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From Neuronal activity to EEG/MEG signals Jérémie Mattout U821 INSERM Brain Dynamics and Cognition Lyon, France SPM Course – May 2010 – London A short.

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Presentation on theme: "From Neuronal activity to EEG/MEG signals Jérémie Mattout U821 INSERM Brain Dynamics and Cognition Lyon, France SPM Course – May 2010 – London A short."— Presentation transcript:

1 From Neuronal activity to EEG/MEG signals Jérémie Mattout U821 INSERM Brain Dynamics and Cognition Lyon, France SPM Course – May 2010 – London A short tale about the origins of Electroencephalography and Magnetoencephalography

2 A brief history The EEG & MEG instrumentation What do we measure with EEG & MEG ? Of the importance of modelling forward Outline

3

4 Carl Friedrich Gauss Lionel Messi

5 A brief history

6 From the electrical nature of brain signals … … to the first EEG recordings Richard Caton Hans Berger : R.C. measured currents inbetween the cortical surface and the skull, in dogs and monkeys 1924: H.B. first EEG in humans, description of alpha and beta waves Alpha actiity ~ 200 μV

7 A brief history About 50 years later … David Cohen 1962: Josephson effect 1968: first (noisy) measure of a magnetic brain signal [Cohen, Science 68] 1970: James Zimmerman invents the ‘Superconducting quantum interference device’ (SQUID) 1972: first (1 sensor) MEG recording based on SQUID [Cohen, Science 1972] 1973: Josephson wins the Nobel Prize in Physics Brian-David Josephson

8 A brief history About 40 years later… today! Bob

9 The EEG & MEG instrumentation

10 EEG - The EEG cap sticks to the subject’s head - EEG measures are not much sensitive to environmental noise (except for 50Hz) - EEG data depend upon a choice of reference - EEG data might be corrupted by artefacts (blinks, saccades, heart beat, sweat, muscle activity, breathing, swallowing, yawning, sweat, 50Hz, ) Claire & JB (french scientists)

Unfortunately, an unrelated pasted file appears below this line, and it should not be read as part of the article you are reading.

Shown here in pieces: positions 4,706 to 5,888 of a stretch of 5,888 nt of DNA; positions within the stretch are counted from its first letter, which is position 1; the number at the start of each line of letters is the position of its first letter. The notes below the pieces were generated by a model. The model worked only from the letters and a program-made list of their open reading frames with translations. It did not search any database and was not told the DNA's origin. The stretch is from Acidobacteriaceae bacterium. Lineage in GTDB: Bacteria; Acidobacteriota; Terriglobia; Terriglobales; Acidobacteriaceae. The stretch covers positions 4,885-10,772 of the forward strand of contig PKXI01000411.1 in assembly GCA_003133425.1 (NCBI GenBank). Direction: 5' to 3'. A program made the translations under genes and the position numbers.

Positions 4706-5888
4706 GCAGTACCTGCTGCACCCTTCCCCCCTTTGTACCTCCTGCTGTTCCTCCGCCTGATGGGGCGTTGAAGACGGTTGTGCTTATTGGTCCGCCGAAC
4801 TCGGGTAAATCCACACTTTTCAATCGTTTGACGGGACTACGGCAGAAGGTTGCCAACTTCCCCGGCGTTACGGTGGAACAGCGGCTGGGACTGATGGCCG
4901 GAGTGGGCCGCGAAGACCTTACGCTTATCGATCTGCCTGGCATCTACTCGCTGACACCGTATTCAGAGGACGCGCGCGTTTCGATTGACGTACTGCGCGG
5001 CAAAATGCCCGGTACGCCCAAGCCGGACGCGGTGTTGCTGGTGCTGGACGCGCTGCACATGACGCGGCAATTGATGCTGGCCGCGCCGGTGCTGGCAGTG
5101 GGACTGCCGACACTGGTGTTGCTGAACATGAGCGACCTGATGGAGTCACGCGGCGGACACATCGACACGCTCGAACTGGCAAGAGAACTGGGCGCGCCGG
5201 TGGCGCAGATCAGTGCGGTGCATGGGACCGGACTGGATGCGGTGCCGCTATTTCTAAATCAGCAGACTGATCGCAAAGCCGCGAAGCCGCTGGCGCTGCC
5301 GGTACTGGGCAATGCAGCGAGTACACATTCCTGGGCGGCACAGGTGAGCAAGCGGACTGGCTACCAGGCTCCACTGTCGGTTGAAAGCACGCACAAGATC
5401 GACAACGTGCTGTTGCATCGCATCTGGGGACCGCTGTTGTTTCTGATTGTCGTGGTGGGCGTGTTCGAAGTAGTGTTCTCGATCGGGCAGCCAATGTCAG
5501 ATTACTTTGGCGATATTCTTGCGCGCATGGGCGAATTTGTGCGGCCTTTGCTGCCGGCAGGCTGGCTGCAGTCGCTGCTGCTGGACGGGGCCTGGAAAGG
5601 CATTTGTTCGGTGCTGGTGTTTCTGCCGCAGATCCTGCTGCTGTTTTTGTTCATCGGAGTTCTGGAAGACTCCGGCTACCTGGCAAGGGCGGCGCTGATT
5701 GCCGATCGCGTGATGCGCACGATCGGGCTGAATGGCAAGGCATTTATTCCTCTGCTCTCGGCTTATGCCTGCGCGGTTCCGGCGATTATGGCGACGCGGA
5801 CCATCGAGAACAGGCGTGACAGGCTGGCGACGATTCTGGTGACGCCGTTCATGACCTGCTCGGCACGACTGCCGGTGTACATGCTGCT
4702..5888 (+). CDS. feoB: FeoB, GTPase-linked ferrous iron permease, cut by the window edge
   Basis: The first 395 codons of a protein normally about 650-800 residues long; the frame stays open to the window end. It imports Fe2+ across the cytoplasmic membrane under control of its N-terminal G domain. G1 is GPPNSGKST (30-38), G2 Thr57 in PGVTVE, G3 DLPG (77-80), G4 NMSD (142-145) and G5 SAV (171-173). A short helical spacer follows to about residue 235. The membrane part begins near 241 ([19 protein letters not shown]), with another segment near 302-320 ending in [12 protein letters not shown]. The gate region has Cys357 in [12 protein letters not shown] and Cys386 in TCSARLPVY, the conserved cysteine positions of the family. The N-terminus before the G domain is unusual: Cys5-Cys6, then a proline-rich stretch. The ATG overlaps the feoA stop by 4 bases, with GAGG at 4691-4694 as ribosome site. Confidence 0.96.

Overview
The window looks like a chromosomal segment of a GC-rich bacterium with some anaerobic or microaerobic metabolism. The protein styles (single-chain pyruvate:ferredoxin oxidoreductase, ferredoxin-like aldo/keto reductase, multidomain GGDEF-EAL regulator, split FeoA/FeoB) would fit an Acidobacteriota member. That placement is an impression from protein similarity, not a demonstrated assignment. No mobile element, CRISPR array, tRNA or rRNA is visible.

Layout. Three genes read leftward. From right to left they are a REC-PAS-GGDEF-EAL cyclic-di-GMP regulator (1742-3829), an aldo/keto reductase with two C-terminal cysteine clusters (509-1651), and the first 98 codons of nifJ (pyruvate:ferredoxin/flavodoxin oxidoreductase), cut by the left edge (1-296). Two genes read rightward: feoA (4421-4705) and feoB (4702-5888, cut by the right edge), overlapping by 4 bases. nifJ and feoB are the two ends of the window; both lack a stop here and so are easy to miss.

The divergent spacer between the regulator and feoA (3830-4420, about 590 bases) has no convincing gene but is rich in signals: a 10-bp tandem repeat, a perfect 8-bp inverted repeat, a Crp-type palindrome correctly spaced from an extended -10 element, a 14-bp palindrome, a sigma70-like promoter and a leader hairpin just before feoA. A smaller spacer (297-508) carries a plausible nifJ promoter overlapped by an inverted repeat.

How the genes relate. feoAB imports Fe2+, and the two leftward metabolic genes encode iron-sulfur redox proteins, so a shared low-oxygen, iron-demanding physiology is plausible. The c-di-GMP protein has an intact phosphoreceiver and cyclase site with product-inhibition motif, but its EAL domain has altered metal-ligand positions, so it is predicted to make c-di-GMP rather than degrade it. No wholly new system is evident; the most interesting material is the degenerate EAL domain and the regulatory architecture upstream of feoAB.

11 The EEG & MEG instrumentation Sensors (Pick up coil) SQUIDs MEG °C

12 There are different types of sensors Magnetometers: measure the magnetic flux through a single coil Gradiometers: measure the difference in magnetic flux between two points in space (axial/planar ; order 1, 2 or 3) The EEG & MEG instrumentation

13 MEG essentially measures… noise! The EEG & MEG instrumentation Heart beat Eye movements Brain activity Evoked brain activity Biomagnetic fields Earth magnetic field Environmental noise Urban noise Car (50m) Screw driver (5m) Electronic circuit (2m) 1 femto-Tesla (fT) = T Alpha waves ~ 10 3 fT

14 What do we measure with EEG & MEG ? from a single neuron to a neuronal assembly

15 From a single neuron to a neuronal assembly/column - A single active neuron is not sufficient. ~ simultaneously active neurons are needed to generate scalp measures. - Pyramidal cells are the main direct neuronal sources of EEG & MEG signals. - Synaptic currents but not action potentials generate EEG/MEG signals What do we measure with EEG & MEG ?

16 The dipolar model - A current source in the brain corresponds to a neuronal column and is modelled by a current dipole - A current dipole is fully defined by 6 parameters: 3 for its position & 3 for its moment (includes orientation and amplitude) - A dipolar moment Q = I x d ~ 10 to 100 nAm What do we measure with EEG & MEG ? source sink